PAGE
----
Trans-Pacific Partnership (TPP) – Brunei-Darussalam

Brunei (2014)

GDP ($ billions): 16.7
GDP per capita ($): 40,387
GDP growth rate (%): -0.7
Consumers (millions): 0.4
Brunei’s Main Imports (from the world): Machinery and mechanical appliances/parts; mineral fuel, oil; vehicles; electric machinery; ships/boats and floating structures

Canada's merchandise exports to Brunei (2012−2014 annual average) (value in millions of Canadian dollars)
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Canada's merchandise exports to Brunei (2012−2014 annual average) (value in millions of Canadian dollars)

  • Agriculture and Agri-food (0.532)
  • Aerospace Products (8.0)
  • Other Industrial Products (4.3)

From 2012 to 2014, Canada exported an annual average of $12.8 million worth of merchandise to Brunei.

Preferential Access to Brunei Darussalam in Areas of Key Interest to Canada:

Wood and Other Forestry Products: Canada’s exports to Brunei totalled $20,174 (2012−14 average). Key products: coniferous sawn wood; sawlogs and veneer logs; sawdust and wood waste.

Industrial Goods: Canada’s exports to Brunei totalled $12.3 million (2012−14 average). Key products: industrial robotics; metal furniture; electrically operated air and vacuum pumps.

Beyond Tariffs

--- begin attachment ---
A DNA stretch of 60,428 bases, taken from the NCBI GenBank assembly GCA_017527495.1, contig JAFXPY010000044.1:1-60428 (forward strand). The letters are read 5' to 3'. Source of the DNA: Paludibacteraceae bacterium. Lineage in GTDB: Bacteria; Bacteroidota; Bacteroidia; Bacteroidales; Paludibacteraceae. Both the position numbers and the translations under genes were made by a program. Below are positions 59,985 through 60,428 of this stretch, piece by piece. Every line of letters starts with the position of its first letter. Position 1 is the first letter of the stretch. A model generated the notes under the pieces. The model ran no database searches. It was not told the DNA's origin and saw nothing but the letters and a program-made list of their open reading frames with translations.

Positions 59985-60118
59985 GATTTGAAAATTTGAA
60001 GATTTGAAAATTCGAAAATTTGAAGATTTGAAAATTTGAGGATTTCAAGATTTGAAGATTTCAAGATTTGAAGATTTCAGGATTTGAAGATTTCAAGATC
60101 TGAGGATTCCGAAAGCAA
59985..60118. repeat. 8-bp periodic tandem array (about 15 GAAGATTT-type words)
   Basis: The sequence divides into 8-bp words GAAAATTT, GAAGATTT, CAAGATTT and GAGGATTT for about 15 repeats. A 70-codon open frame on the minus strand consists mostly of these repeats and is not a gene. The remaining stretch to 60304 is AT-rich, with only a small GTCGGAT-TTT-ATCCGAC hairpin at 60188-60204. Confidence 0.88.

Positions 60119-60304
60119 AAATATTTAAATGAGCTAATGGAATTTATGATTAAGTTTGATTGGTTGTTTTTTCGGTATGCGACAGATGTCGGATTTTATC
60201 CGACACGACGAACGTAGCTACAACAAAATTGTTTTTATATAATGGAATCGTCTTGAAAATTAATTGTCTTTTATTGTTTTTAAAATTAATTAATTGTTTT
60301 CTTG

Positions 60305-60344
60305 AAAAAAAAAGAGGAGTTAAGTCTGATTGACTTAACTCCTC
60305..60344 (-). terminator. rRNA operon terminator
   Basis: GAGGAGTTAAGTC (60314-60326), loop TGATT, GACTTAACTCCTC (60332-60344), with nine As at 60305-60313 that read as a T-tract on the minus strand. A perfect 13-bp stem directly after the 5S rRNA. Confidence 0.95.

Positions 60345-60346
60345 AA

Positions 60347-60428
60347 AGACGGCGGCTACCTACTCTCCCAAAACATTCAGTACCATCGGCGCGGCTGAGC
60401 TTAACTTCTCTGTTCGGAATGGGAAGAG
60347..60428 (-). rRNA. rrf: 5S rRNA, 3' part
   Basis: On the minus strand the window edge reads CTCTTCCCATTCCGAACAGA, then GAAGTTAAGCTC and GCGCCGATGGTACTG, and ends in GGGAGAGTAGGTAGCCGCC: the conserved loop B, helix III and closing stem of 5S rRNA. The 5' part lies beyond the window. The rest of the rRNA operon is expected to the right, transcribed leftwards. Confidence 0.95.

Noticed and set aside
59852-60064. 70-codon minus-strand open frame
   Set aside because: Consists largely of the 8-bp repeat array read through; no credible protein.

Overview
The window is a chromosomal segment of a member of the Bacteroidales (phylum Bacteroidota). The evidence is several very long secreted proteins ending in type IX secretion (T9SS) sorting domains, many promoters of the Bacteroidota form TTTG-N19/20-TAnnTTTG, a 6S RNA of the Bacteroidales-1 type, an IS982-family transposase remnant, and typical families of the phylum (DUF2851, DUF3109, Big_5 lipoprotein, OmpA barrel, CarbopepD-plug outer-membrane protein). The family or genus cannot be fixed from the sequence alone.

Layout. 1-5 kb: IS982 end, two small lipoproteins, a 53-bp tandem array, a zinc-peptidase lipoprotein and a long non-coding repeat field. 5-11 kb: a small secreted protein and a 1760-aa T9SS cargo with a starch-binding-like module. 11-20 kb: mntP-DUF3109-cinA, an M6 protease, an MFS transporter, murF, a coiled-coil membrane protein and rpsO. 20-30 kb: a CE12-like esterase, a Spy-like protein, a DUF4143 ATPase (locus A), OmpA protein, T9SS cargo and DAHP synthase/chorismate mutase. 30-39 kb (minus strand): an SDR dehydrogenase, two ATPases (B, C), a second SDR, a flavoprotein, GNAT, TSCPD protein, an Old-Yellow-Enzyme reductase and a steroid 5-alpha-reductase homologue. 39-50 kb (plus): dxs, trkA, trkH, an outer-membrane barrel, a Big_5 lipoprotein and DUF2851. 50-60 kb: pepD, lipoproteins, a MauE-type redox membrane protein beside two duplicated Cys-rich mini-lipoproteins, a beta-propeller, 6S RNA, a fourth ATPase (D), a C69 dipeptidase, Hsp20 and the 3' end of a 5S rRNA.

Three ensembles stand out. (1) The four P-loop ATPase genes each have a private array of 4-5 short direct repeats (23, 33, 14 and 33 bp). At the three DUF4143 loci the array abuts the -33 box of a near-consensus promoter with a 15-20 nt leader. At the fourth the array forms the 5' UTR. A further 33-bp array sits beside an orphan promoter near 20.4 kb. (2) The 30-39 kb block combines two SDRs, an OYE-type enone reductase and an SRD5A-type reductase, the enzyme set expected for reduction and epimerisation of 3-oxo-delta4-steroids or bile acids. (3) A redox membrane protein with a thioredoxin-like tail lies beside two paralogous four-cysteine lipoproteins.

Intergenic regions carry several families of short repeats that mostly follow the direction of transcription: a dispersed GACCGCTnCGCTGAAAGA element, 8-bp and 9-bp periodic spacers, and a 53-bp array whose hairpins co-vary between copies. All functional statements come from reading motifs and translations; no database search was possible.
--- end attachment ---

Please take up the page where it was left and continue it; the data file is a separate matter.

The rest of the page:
Through the TPP, Canadian service suppliers will also benefit from improved market access commitments into Brunei in key sectors, such as environmental services and services related to mining.

With regard to temporary entry of business persons, new commitments will make it easier for Canadian businesses to temporarily move certain categories of business persons to Brunei. These new commitments include enhanced access for Canadian installers and servicers, investors, and certain highly-skilled professionals.

The TPP will also set a strong regional standard for intellectual property (IP) protection and enforcement, including a range of IP disciplines new to Brunei’s domestic regime.

Canada and Brunei will have government procurement commitments with each other for the first time. This includes robust rules promoting non-discrimination, transparency and procedural fairness, as well as new market access for Canadian suppliers to government procurement contracts.